Machine learning, EHR data helping to combat hospital infections
Hospitals continue to grapple with clostridium difficile infections, caused by bacteria that are resistant to many common antibiotics and that kill about 30,000 Americans each year. However, machine learning can help predict patient risk in developing C. difficile much earlier than current methods of diagnosis.
Using electronic health records for nearly 257,000 patients, researchers from Massachusetts General Hospital, MIT and Michigan Medicine have built hospital-tailored machine learning models that they contend are an improvement over a “one-size-fits-all” approach that ignores important factors specific to medical facilities.
“When data are simply pooled into a one-size-fits-all model, institutional differences in patient populations, hospital layouts, testing and treatment protocols, or even in the way staff interact with the EHR can lead to differences in the underlying data distributions and ultimately to poor performance of such a model,” says Jenna Wiens, assistant professor of computer science and engineering at U-M. “To mitigate these issues, we take a hospital-specific approach, training a model tailored to each institution.”
De-identified EHR data from 191,014 adult admissions to Michigan Medicine and 65,718 adult admissions to MGH were analyzed using separate machine learning algorithms tailored to each healthcare institution with different types of variables.
“These hospital-specific models allow for earlier and more accurate identification of high-risk patients and better targeting of infection prevention strategies,” conclude the authors in an article appearing in the April issue of the journal Infection Control and Hospital Epidemiology.
“Previous risk prediction really relied on an a priori set of ideas about what is driving risk—the machine-learning approach flips that around regarding the risk factors and takes all of the EHR data into consideration to let the model tell us what those risk factors are,” says Erica Shenoy, MD, co-senior author of the study, associate chief of MGH’s Infection Control Unit and assistant professor of medicine at Harvard Medical School.
Shenoy contends that this approach is data-driven given that it is not restricted to the historically known risk factors for C. difficile. As a result, she believes researchers can “look at what the model tells us and then generate hypotheses” about the predictive factors rather than having preconceived hypotheses.
“It’s not telling us causation, but it can certainly direct us toward variables that previously might not have been considered a risk factor,” adds Shenoy. “If you look at the paper, we had different elements with different types of variables. One of the starkest examples is that the University of Michigan had structured vital signs, which was not available to MGH at the time and so it was not a part of our model.”
While other models may consider predicting C. difficile at one point in time, Shenoy makes the point that the machine learning models her team created are able to estimate daily patient risk for infection, which can change over the course of hospitalization because of exposures and susceptibility.
“What we did was predict risk each day of hospitalization and we found that risk varies over time,” she notes. “That’s a novelty of this model and really corresponds with what we think of clinically in terms of how risk evolves—even during an average five-day hospitalization. You can’t really do this without an EHR.”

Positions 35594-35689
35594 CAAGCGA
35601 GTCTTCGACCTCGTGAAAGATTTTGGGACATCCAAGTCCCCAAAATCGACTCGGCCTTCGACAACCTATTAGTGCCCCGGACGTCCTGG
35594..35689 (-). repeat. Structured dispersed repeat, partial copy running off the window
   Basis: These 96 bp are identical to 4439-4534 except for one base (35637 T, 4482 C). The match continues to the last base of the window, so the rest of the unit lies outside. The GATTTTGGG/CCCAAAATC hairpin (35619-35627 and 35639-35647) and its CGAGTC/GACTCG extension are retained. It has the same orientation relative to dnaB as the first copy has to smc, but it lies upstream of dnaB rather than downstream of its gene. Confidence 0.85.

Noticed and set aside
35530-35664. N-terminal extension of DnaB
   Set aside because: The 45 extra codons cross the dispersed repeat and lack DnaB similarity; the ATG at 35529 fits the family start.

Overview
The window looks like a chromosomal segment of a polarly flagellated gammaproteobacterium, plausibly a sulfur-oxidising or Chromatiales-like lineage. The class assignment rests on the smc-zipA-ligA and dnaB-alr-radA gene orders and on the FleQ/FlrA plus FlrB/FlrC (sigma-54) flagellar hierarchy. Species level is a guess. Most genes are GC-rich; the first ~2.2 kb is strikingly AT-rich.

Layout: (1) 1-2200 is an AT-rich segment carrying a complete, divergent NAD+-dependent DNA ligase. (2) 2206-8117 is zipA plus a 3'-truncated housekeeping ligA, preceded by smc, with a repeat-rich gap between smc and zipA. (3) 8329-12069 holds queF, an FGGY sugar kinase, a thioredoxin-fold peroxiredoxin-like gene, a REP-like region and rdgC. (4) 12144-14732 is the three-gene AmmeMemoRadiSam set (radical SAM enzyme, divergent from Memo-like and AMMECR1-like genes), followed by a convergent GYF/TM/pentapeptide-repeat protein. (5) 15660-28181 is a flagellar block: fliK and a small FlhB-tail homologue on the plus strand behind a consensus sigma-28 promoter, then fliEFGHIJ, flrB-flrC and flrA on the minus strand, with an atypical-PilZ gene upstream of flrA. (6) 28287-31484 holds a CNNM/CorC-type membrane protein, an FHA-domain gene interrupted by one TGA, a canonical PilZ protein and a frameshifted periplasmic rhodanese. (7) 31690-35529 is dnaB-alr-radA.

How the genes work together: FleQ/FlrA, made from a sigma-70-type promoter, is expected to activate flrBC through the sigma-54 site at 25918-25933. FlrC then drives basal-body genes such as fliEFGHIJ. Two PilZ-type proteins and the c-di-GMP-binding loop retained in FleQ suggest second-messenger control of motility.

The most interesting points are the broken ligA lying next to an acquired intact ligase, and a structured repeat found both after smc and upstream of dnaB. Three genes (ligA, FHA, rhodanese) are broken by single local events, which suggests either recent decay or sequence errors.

The EHR data leveraged for the study included individual patient demographics, medical histories, details of their admission and daily hospitalization, as well as the likelihood of exposure to C. difficile.
“This is a really exciting time because so many institutions have migrated to EHR data, and that opens up the possibility of looking not just at C. diff but all sorts of infectious diseases we focus on amongst hospitalized patients, to predict who’s at risk and how that risk might evolve over the course of a hospitalization, as well as help identify transmission that might occur in the hospital,” adds Shenoy.
“This represents a potentially significant advance in our ability to identify and ultimately act to prevent infection with C. difficile,” says study co-author Vincent Young, MD, the William Henry Fitzbutler Professor in the Department of Internal Medicine at U-M. “The ability to identify patients at greatest risk could allow us to focus expensive and potentially limited prevention methods on those who would gain the greatest potential benefit.”
“It’s a retrospective study and our next step is to take this prospectively,” concludes Shenoy. “Our goal here at the hospital would be to identify patients with C diff earlier so we can treat them for their infection as well as institute appropriate isolation and infection control measures to decrease transmission. It requires getting daily extract of all the EHR for every single patient in the hospital—which, we’re in the process of doing now.”
Researchers have made the algorithm code available for free to other hospitals so they can review and modify it to their respective institutions. However, Shenoy emphasizes that that medical facilities that want to use similar algorithms need to put together the “right team” of subject matter experts.
“This is not something that you just plug into your EHR and think it’s going to deliver a result that is valid,” she adds. “Each institution has to validate (the performance of the models in their hospitals) and to do that they need the right people in the room—epidemiologists, computer scientists, clinicians, information system specialists—to modify the base code to fit their own institution.”